Trust. To succeed at anything, we must earn trust and be accountable to demonstrate it to others, not just occasionally, but daily. No matter how the technology and job description of communications officers may change, our ability to create, build and maintain trust is the most important thing we do. As the world enters the fourth industrial revolution, we are embarking upon an era that fundamentally will change the way we live, work and communicate. Its scale and scope are unknown, but one thing is certain: We must take a thoughtful approach about how we manage communications to engender trust and preserve our organization’s reputation.
In today’s personality-driven culture, it’s sometimes hard to sort out whether it’s the guy at the top who causes a crisis or the culture he has created within the organization. Either way, most of the time, a crisis starts at the top. But in 2017, one could make the case that cultural and social norms are exerting a greater influence than the people in charge. The crises we’ll examine here, PewDiePie/Youtube/Disney/Google and Uber’s latest, we would argue, owe as much if not more to changing norms than to corporate leadership.
This regular feature asks communicators to spot trends and discuss their reactions to them. In this edition we hear from Jason Bates, media communications manager, Intelsat. Bates discusses how Intelsat manages to communicate more than just its satellite technology but how its satellites improve the lives of millions of people on the ground.
Are you thinking about starting a blog at your company? You recognize the value it could provide your organization, but how do you make sure the time you invest in it is worthwhile? How do you know if you’re writing the right types of blog posts for your brand and its publics? Here are tips to build a blog that builds your brand.
You might think branded content sites have little organization behind them. Perhaps that’s so at some sites. The branded content portal at monster.com is the opposite, however. Content and staff are organized into three groups: to raise awareness; to nudge (gently) readers to investigate what the site offers; and to assist those who are highly motivated to find jobs.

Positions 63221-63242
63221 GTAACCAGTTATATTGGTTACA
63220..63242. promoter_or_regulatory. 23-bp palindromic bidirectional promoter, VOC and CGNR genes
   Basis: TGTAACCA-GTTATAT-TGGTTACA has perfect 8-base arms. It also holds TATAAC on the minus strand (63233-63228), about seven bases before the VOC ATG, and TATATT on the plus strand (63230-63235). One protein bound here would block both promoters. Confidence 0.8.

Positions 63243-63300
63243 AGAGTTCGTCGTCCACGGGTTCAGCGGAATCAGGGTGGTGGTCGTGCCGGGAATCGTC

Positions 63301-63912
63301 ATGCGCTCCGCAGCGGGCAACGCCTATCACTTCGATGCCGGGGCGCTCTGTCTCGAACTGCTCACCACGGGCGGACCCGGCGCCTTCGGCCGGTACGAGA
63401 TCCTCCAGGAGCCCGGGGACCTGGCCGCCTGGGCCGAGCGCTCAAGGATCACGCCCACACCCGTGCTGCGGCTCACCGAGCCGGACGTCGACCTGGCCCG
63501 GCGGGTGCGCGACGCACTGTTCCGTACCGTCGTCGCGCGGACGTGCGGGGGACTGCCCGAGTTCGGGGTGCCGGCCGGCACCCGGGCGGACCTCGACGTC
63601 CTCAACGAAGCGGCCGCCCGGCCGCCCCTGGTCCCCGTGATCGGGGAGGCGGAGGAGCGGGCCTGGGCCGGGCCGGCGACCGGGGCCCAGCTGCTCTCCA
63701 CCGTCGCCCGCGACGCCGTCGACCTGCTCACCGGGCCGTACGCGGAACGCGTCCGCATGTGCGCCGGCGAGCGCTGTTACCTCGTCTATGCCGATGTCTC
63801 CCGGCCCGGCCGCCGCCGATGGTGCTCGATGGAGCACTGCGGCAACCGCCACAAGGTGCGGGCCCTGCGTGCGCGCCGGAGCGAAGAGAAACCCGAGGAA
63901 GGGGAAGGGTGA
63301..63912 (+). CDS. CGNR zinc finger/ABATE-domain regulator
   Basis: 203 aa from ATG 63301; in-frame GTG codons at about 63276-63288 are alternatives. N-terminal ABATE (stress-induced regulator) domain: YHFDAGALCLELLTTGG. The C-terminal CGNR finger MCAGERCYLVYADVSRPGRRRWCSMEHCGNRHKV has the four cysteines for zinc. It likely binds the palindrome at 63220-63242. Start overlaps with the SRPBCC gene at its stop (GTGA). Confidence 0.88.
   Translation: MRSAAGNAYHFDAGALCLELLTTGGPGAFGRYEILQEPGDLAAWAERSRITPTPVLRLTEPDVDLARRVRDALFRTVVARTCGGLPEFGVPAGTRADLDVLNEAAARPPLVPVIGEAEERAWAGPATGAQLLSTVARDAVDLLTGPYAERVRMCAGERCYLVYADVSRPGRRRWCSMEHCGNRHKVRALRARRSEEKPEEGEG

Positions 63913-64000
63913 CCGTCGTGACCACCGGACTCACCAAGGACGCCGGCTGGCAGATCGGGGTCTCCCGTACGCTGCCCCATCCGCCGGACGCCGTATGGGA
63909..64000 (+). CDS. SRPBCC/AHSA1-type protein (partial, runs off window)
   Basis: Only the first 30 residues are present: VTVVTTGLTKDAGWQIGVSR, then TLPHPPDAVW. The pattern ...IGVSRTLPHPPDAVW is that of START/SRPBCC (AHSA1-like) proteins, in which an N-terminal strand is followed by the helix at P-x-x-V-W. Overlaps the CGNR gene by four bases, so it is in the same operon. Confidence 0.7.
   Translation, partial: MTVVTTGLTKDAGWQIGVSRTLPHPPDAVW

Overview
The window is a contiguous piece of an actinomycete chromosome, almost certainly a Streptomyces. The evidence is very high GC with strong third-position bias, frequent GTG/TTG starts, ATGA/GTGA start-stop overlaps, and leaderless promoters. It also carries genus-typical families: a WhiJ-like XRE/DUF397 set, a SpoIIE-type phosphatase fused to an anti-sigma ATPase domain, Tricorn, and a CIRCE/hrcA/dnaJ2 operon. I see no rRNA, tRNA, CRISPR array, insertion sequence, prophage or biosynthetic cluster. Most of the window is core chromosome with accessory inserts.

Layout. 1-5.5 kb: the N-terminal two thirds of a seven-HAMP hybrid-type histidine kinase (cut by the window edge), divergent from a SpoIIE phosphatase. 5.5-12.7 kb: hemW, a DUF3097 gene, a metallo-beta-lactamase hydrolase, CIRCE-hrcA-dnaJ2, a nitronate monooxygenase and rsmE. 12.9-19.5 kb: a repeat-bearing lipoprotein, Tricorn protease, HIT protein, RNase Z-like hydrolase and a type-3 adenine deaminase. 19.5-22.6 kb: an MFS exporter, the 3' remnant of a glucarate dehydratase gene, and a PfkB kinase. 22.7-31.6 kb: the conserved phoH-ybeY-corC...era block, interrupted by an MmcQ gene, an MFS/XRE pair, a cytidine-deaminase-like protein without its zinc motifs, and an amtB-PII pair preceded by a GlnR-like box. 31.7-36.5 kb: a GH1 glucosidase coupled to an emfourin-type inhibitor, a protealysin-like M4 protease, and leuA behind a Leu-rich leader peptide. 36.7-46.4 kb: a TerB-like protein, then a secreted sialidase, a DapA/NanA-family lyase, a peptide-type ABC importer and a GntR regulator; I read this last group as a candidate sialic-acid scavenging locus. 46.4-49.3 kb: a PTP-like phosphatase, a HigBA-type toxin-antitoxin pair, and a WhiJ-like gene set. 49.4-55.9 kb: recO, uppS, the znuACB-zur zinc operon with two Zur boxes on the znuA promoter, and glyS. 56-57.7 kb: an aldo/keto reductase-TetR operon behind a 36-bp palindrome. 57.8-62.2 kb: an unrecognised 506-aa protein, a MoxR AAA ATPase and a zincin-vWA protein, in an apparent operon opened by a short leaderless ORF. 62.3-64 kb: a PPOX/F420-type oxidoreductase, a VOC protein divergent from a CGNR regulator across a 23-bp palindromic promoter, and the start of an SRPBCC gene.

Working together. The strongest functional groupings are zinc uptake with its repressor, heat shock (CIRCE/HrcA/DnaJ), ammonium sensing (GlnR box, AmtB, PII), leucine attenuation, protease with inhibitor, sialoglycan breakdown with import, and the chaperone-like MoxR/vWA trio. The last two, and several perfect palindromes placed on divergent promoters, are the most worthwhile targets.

The weekly roundup of news, trends and personnel moves in PR and communications. This week our stories include an account of the Arthur W. Page Center’s initial Integrity Awards, a new Instagram wrinkle and the elevation of Anne Cowan to CCO at CTAM, Natalie Kerris gets a new job and Andy Whitehouse of IBM departs.
To look at the news about Instagram last week you’d be forgiven if you didn’t think it also is a tool for business, particularly suited to small communications shops. The rapper Nicki Minaj, who hinted all week she was about to do something big, posted a photo of her sitting on a small bed in what appears to be a tiny bedroom. True to Instagram’s acceptance of informality, the photo seems far from the highly stylized, professional picture of a celebrity that the public usually sees. The photo’s lighting is spotty, Minaj isn’t centered and the bed is disheveled. Still, it’s a very effective photo. Clad in six-inch heels with tassels, wraparound shades, bikini bottom and nothing else, Minaj makes an arresting subject. Quickly the post had in excess of 10,000 comments and thousands of likes.
[Editor’s Note: This regular feature asks communicators to spot trends and discuss their reactions to them. In this edition we hear from Larissa von Lockner, PR & social media manager, PwC.] The Trend: We’ve all been there. You’re scrolling through your social feeds wondering what your friends and family are up to and you just can’t escape the those targeted ads. Those shoes you found last week during your lunch break—the ones you added to your shopping bag but never bought—they’re haunting you!
When social media channels started to emerge in the early 2000s, many of us thought these platforms would improve business understanding and help break down barriers between companies and their critics. More than a decade later, it hasn’t exactly turned out that way. These days the chatter in business sanctums is more about the weaponization of social media. Twitter, Facebook and others are being used to denigrate, belittle and demonize brands as well as the people who run them.